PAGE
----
The above example shows usage of the
<Image /> Component:
srcprop is required, and contains the path to the image you want to embed.
altprop holds a text description of the image, which isn't mandatory but is incredibly useful for accessibility — screen readers read this description out to their users so they know what the image means. Alt text is also displayed on the page if the image can't be loaded for some reason: for example, network errors, content blocking, or linkrot.
type prop is passed in as the Supported image format a sumarry is placed here below
This is passed in as the
type props as a string.
The HTML standard doesn't list what image formats to support, so each user agent supports different formats. Below is a list of the image formats that are most commonly used on the web.
The image file formats that are most commonly used on the web are listed below.
Indicates if the fetching of the image must be done using a CORS request. Image data from a CORS-enabled image returned from a CORS request can be reused in the
<canvas> element without being marked "tainted".
crossorigin prop is not specified, then a non-CORS request is sent (without the Origin request header), and the browser marks the image as tainted and restricts access to its image data, preventing its usage in
crossorigin prop is specified, then a CORS request is sent (with the Origin request header); but if the server does not opt into allowing cross-origin access to the image data by the origin site (by not sending any Access-Control-Allow-Origin response header, or by not including the site's origin in any Access-Control-Allow-Origin response header it does send), then the browser marks the image as tainted and restricts access to its image data, preventing its usage in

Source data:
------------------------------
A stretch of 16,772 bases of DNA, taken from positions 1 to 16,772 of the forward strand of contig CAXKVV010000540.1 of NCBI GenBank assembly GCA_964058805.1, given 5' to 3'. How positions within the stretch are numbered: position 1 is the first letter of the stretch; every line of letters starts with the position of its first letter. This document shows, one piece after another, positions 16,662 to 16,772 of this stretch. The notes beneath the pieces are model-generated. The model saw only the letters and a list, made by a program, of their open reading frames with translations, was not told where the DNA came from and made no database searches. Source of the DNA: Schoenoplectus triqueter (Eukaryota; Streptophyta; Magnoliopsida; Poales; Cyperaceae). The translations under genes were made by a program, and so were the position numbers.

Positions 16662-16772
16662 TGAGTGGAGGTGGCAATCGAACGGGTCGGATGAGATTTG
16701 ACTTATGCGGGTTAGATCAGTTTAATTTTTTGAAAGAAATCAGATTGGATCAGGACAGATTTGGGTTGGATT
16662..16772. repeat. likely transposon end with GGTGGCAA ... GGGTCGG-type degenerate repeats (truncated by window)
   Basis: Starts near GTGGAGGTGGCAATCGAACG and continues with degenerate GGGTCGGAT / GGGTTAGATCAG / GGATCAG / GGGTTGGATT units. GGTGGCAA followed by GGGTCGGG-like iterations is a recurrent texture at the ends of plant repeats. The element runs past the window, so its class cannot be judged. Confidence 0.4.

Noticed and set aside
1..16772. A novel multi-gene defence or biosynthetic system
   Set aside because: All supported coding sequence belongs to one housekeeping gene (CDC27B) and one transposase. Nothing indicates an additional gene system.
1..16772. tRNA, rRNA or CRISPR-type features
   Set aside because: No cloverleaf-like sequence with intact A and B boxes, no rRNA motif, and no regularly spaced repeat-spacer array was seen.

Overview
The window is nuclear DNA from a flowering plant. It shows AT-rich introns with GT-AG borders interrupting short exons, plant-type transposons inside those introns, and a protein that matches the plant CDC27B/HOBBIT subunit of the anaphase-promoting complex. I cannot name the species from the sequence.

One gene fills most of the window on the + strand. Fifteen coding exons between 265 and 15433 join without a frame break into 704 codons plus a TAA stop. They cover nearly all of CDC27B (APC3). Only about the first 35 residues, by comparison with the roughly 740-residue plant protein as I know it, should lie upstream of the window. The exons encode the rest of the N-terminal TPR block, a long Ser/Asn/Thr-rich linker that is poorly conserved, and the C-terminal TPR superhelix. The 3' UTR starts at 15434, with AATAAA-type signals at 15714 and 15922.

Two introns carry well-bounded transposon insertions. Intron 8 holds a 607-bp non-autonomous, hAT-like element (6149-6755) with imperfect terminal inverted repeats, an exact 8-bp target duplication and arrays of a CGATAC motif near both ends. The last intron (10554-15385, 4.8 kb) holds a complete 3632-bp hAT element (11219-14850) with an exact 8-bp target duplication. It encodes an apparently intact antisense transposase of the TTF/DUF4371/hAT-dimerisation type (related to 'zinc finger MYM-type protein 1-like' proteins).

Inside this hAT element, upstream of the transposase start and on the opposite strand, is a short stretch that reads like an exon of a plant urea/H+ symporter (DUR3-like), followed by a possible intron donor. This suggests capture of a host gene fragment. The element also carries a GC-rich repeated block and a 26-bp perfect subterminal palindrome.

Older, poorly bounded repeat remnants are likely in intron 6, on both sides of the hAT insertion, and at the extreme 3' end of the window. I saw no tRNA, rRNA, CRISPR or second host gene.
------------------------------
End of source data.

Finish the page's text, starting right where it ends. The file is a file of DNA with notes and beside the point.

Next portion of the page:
The CORS request is sent with any credentials included (that is, cookies, X.509 certificates, and the Authorization request header). If the server does not opt into sharing credentials with the origin site (by sending back the Access-Control-Allow-Credentials: true response header), then the browser marks the image as tainted and restricts access to its image data. If the attribute has an invalid value, browsers handle it as if the anonymous value was used. See CORS settings attributes for additional information.
Provides an image decoding hint to the browser. Allowed values:
Decode the image synchronously, for atomic presentation with other content.
Default: Decode the image asynchronously, to reduce delay in presenting other content.
No preference for the decoding mode. The browser decides what is best for the user.
The intrinsic height of the image, in pixels. Must be an integer without a unit.
Indicates how the browser should load the image:
Loads the image immediately, regardless of whether or not the image is currently within the visible viewport.
Defers loading the image until it reaches a calculated distance from the viewport, as defined by the browser. The intent is to avoid the network and storage bandwidth needed to handle the image until it's reasonably certain that it will be needed. This generally improves the performance of the content in most typical use cases.
This is a depreciated atrributte
Aligns the image with its surrounding context. Use the float and/or vertical-align CSS properties instead of this attribute. Allowed values:
Equivalent to vertical-align: top or vertical-align: text-top
Equivalent to vertical-align: -moz-middle-with-baseline
The default, equivalent to vertical-align: unset or vertical-align: initial
Equivalent to float: left
Equivalent to float: right
One or more strings separated by commas, indicating possible image sources for the user agent to use. Each string is composed of:
- A URL to an image
- Optionally, whitespace followed by one of:
- A width descriptor (a positive integer directly followed by w). The width descriptor is divided by the source size given in the sizes attribute to calculate the effective pixel density.
- A pixel density descriptor (a positive floating point number directly followed by x).
If no descriptor is specified, the source is assigned the default descriptor of 1x.
It is incorrect to mix width descriptors and pixel density descriptors in the same srcset attribute. Duplicate descriptors (for instance, two sources in the same srcset which are both described with 2x) are also invalid.
The user agent selects any of the available sources at its discretion. This provides them with significant leeway to tailor their selection based on things like user preferences or bandwidth conditions. See our Responsive images tutorial for an example.
The intrinsic width of the image in pixels. Must be an integer without a unit.